West, Strasser, and Southern Bell all moved the District Court under Rule 12 (b)(6), F.R.Civ.P., to dismiss the complaint for failure to state a claim upon which relief could be granted. The grounds for the motions, as developed by briefs and oral argument, were that disclosure or publication of the information obtained by wiretapping, which was not alleged in the complaint, was an essential prerequisite under Georgia law to recovery for invasion of privacy, and that in any event, West and Strasser were immune from liability by virtue of being federal officers acting within the scope of their official duties. No affidavits or counter affidavits were submitted in support of or opposition to the motions. The District Court dismissed the complaint as to all defendants, stating that while it appeared that Georgia law required publication for a cause of action for invasion of privacy, the more compelling reason for granting the motions to dismiss was the immunity afforded government officers for acts committed in the exercise of their official functions.3 No finding was made that West and Strasser were federal officers acting within the scope of their respective offices, nor was any mention made of why Southern Bell was dismissed. From this judgment, plaintiff appeals.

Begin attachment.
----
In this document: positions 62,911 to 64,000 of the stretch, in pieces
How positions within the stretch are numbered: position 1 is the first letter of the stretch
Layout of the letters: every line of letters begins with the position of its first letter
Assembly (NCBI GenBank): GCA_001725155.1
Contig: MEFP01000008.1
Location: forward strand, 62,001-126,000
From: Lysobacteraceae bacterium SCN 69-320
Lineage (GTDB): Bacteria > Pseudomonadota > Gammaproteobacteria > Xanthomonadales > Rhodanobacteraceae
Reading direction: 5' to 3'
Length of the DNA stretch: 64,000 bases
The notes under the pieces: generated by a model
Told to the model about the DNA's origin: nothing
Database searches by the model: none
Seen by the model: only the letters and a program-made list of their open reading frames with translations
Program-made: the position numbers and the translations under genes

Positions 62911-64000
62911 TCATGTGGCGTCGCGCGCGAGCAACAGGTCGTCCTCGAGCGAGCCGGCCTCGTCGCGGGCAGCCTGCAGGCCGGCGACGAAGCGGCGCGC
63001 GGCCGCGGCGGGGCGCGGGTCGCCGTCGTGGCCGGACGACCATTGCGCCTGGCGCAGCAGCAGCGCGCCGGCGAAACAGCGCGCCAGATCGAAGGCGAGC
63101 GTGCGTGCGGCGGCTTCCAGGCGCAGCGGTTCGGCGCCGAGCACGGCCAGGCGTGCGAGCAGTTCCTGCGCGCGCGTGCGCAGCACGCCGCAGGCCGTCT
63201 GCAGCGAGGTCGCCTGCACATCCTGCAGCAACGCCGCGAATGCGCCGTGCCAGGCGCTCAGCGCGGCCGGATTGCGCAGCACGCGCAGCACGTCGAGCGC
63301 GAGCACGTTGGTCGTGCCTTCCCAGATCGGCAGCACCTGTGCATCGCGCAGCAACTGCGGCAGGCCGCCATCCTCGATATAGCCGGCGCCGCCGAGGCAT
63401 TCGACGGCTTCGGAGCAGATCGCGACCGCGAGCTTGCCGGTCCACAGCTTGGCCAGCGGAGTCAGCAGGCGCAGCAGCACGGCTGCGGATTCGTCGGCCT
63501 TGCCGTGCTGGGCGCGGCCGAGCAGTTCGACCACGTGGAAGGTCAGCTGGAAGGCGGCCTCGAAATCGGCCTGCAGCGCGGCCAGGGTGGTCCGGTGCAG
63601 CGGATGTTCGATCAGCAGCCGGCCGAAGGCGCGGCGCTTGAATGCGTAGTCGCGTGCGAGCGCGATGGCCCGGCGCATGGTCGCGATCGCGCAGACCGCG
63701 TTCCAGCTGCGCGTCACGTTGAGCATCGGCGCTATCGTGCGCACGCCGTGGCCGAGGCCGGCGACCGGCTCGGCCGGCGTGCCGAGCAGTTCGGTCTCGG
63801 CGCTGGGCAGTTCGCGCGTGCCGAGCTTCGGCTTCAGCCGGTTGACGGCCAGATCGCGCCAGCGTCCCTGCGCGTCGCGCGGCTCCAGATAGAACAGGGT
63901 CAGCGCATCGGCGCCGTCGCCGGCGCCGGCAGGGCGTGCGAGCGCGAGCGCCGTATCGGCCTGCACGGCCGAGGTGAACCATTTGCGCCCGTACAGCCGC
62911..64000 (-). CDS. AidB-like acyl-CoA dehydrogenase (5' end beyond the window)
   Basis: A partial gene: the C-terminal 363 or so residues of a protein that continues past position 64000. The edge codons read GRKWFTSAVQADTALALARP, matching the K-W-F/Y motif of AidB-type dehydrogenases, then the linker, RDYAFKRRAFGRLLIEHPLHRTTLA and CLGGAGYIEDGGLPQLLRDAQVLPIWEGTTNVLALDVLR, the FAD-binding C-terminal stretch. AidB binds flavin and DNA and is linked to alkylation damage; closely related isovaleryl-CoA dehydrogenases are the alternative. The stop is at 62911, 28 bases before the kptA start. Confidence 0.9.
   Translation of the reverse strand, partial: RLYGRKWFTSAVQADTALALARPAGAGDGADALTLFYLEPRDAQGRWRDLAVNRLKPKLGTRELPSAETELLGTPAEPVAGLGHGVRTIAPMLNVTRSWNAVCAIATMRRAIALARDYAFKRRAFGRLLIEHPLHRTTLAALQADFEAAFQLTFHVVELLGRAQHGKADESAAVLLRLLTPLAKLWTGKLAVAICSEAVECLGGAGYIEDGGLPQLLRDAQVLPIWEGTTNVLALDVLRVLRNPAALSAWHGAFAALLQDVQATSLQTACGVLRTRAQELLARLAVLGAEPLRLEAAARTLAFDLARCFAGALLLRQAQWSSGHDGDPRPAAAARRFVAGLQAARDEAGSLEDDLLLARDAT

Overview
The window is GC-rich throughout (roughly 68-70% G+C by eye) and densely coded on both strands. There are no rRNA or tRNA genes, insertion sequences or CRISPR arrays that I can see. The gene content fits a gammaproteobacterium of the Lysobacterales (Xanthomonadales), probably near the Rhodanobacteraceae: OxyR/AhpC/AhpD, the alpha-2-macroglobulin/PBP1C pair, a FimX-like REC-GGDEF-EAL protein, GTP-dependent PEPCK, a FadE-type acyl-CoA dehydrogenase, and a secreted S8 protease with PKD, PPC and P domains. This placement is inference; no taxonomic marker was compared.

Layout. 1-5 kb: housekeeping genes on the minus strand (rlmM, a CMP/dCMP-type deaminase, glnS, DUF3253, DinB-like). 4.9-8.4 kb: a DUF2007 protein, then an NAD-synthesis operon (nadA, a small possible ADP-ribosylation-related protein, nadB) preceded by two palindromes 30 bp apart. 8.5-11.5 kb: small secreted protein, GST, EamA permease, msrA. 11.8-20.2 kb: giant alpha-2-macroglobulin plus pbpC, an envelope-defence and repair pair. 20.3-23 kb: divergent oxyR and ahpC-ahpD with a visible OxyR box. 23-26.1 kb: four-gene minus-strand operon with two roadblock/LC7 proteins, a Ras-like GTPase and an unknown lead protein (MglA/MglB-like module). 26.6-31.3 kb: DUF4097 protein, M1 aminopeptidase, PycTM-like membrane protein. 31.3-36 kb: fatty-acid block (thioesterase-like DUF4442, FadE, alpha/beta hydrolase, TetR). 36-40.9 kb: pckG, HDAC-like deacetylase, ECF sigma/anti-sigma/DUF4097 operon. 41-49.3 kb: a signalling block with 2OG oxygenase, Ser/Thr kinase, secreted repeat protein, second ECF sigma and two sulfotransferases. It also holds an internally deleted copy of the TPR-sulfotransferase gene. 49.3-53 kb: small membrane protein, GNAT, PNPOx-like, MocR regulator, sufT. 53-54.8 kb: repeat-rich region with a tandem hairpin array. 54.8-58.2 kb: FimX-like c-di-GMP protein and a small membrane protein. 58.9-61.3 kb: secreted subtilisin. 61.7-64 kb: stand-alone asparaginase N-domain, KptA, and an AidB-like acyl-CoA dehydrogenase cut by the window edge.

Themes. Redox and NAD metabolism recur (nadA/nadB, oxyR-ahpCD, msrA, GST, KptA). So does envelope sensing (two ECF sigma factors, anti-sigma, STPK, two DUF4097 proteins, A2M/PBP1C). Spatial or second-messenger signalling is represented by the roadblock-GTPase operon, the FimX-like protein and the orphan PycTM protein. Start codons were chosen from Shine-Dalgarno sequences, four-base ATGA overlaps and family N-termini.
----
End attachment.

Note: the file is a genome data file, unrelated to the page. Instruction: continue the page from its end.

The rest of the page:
The first question for our consideration is whether the District Court on the record before it was justified in dismissing the complaint on the grounds of the privilege accorded federal officers acting in the line of duty. The record before the District Court consisted of the plaintiff's complaint, the removal petitions of West and Strasser, and the 12(b)(6) motions of all three defendants. West's removal petition was verified personally by him as "true to the best of his knowledge, information and belief." Counsel for Strasser verified his petition on the same basis. No affidavits or other evidence of any kind were presented to the court.